My parents have asked me to lay some porcelein tile in the kitchen. There
is currently some vinyl tile on the floor (the sheet type, not individual
squares) and I assume it has been glued down. Is it okay to put the tile on
the old flooring? If so, do I need a special type of mortar mix, or will
the standard type work. I was wondering about the mortar bonding properly
with the current flooring.
I would appreciate any help and input. Many thanks!
It wont bond to your floor, find out the thickness of the wood, you may
need cement backerboard or wood underlayment for strength, so the tile
doesnt flex and crack, drill a hole and see how thick it is . Depending
on tile type, 1' is minimum, pick your tile, see what it requires. you
need a subfloor that wont move or the job wont last.
Also be sure your floor joists are strong enough first. Some floors
cant take tile unless completely strengthnd, literaly have someone jump
on it while you look in the basement for movement, it depends on how
well the house was built. But you already know if its well built or
not. Just check it all first.
Actually, the house is on a slab foundation, so directly below the old
lineoleum there is concrete. Would you still recommend using backer board
on this? How to go about fastening it? Hammer drill some holes and use
mollys to anchor it? I thought about 1/4" board if this is the last resort.
It is possible to put down mortar and tile over linoleum as long as
you scuff the linoleum with a sander beforehand to get adhesion. Make
sure you look at things like door clearance, etc. before you go
putting down any additional floor covering, you may find that things
don't work properly when you raise the floor level.
Assuming you really mean porcelain and not ceramic...
Porcelain tile is very brittle. You must remove the vinyl and its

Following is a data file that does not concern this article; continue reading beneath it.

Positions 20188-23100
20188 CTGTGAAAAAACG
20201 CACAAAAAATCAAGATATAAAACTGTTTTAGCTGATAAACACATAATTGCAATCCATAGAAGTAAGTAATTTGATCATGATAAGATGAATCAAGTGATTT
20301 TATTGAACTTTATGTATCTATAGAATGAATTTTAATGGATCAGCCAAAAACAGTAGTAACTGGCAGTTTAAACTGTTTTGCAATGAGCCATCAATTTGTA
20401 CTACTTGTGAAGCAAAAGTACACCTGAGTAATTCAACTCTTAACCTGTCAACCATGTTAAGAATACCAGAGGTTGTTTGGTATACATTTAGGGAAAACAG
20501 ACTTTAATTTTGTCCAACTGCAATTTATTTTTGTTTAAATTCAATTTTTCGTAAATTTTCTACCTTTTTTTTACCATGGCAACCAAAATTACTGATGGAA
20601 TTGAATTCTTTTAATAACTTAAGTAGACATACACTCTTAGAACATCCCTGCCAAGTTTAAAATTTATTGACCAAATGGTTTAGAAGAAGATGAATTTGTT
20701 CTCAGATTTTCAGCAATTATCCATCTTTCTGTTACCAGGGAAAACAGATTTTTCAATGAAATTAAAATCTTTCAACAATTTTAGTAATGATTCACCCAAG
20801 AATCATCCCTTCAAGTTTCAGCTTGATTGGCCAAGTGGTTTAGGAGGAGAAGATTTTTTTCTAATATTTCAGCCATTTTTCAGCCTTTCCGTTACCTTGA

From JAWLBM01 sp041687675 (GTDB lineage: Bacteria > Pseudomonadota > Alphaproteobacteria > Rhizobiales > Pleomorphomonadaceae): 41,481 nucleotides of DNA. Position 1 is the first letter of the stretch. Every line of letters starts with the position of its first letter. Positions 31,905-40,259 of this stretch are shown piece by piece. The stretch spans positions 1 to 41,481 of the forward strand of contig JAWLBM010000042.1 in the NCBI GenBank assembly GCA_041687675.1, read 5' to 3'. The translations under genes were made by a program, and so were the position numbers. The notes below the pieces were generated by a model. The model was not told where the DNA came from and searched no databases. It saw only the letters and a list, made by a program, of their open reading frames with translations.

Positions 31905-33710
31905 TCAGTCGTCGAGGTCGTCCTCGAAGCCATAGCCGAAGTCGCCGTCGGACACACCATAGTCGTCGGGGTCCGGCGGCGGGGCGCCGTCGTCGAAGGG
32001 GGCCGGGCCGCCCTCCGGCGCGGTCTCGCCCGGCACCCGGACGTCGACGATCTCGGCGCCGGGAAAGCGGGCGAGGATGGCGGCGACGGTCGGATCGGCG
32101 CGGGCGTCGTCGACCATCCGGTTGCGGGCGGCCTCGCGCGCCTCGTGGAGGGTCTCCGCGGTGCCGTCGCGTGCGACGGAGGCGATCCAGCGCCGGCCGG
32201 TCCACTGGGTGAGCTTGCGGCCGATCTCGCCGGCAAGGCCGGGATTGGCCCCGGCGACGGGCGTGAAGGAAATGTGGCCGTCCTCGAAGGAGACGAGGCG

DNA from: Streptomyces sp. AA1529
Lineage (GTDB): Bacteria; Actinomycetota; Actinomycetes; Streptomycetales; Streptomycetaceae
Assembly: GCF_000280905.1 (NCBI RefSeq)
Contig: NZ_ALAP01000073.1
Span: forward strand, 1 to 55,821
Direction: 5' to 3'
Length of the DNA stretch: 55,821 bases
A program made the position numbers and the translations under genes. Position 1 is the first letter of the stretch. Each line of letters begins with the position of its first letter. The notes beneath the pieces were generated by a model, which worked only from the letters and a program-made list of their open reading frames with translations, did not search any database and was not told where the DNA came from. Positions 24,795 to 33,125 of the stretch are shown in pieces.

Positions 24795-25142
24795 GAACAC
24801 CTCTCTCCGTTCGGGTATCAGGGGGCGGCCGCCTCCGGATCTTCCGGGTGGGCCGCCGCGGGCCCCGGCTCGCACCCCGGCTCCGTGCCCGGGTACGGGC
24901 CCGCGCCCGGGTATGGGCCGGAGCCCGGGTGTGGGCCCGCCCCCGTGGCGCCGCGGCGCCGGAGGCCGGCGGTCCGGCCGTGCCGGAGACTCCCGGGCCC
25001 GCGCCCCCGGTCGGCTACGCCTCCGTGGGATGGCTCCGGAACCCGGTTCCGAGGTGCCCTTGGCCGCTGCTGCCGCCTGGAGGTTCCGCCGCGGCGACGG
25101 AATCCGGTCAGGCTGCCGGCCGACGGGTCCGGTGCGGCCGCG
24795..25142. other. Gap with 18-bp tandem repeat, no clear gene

adhesive. Be sure you have those little plastic spacers before you
start and layout very carefully. If you haven't done this before, you
really should hire a pro. If you don't want to, then do a complete
dry layout before starting. Bear in mind, good porcelain tile is very
expensive and easy to ruin.
that's not correct.
you can tile over linoleum if it's well stuck down. if it's loose at all, it
has to come up. rough it up a bit, and use latex modified thinset.
read a good tiling book, or go to a real tile store, not a big box, and ask
On Thu, 23 Oct 2003 08:05:49 -0700, "Charlie Spitzer"
You might well be correct, but an acquaintance of mine tiled over
linoleum with porcelain and it has cracked in several places. He
(being more than a little upset) had a pro look at it, and the pro
told him that you should never install porcelain tile over anything
but a very rigid subfloor.
Again, Charlie, you might well be right. I have no direct experience
with the stuff.
First of all, how old is the vinyl floor? If it predates about 1978, DON'T
go sanding it without testing it for asbestos content. Not only did some
vinyl contain asbestos, but the adhesive did as well.
The linoleum may not be glued. Many times just the edges are glued or not
at all. I would pull out an appliance and see if it will come up. That way
you don't rip any of it and create an uneven surface. I would also research
any mortar that sticks to linoleum. Linoleum is a very slick surface and it
may not last. And then you'll have a mess on your hands. You could try
buying some of the mortar and doing a test. Glue down an old tile and then
see if you can pull it off the linoleum. Let us know how this works.
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